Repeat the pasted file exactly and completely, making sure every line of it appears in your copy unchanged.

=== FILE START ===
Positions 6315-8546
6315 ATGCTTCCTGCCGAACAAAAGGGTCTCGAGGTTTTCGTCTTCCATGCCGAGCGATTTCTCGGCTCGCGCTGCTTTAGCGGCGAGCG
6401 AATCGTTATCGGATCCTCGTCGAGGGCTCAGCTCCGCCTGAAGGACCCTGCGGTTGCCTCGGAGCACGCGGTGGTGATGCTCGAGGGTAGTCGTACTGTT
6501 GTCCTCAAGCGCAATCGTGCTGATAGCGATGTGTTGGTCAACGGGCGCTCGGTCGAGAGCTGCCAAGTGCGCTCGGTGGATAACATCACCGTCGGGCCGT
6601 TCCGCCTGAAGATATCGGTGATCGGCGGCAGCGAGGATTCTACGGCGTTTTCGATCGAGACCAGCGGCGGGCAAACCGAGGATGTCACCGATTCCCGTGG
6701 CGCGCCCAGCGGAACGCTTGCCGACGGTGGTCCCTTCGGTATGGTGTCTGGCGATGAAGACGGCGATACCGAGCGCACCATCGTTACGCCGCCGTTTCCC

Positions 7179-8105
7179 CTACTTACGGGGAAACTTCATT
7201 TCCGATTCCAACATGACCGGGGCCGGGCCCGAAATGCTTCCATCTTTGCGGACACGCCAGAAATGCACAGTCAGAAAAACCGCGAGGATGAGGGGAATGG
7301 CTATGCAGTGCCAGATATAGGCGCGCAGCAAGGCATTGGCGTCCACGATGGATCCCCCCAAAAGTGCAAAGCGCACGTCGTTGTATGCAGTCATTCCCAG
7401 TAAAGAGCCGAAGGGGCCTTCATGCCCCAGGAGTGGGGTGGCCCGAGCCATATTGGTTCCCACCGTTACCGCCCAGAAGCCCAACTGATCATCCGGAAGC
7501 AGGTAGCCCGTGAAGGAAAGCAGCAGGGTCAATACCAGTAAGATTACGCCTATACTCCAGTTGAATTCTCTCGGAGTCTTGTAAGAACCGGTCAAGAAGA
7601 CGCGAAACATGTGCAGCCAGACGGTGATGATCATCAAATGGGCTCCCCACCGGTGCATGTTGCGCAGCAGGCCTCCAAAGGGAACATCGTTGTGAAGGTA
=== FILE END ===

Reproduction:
Positions 6315-8546
6315 ATGCTTCCTGCCGAACAAAAGGGTCTCGAGGTTTTCGTCTTCCATGCCGAGCGATTTCTCGGCTCGCGCTGCTTTAGCGGCGAGCG
6401 AATCGTTATCGGATCCTCGTCGAGGGCTCAGCTCCGCCTGAAGGACCCTGCGGTTGCCTCGGAGCACGCGGTGGTGATGCTCGAGGGTAGTCGTACTGTT
6501 GTCCTCAAGCGCAATCGTGCTGATAGCGATGTGTTGGTCAACGGGCGCTCGGTCGAGAGCTGCCAAGTGCGCTCGGTGGATAACATCACCGTCGGGCCGT
6601 TCCGCCTGAAGATATCGGTGATCGGCGGCAGCGAGGATTCTACGGCGTTTTCGATCGAGACCAGCGGCGGGCAAACCGAGGATGTCACCGATTCCCGTGG
6701 CGCGCCCAGCGGAACGCTTGCCGACGGTGGTCCCTTCGGTATGGTGTCTGGCGATGAAGACGGCGATACCGAGCGCACCATCGTTACGCCGCCGTTTCCC

Positions 7179-8105
7179 CTACTTACGGGGAAACTTCATT
7201 TCCGATTCCAACATGACCGGGGCCGGGCCCGAAATGCTTCCATCTTTGCGGACACGCCAGAAATGCACAGTCAGAAAAACCGCGAGGATGAGGGGAATGG
7301 CTATGCAGTGCCAGATATAGGCGCGCAGCAAGGCATTGGCGTCCACGATGGATCCCCCCAAAAGTGCAAAGCGCACGTCGTTGTATGCAGTCATTCCCAG
7401 TAAAGAGCCGAAGGGGCCTTCATGCCCCAGGAGTGGGGTGGCCCGAGCCATATTGGTTCCCACCGTTACCGCCCAGAAGCCCAACTGATCATCCGGAAGC
7501 AGGTAGCCCGTGAAGGAAAGCAGCAGGGTCAATACCAGTAAGATTACGCCTATACTCCAGTTGAATTCTCTCGGAGTCTTGTAAGAACCGGTCAAGAAGA
7601 CGCGAAACATGTGCAGCCAGACGGTGATGATCATCAAATGGGCTCCCCACCGGTGCATGTTGCGCAGCAGGCCTCCAAAGGGAACATCGTTGTGAAGGTA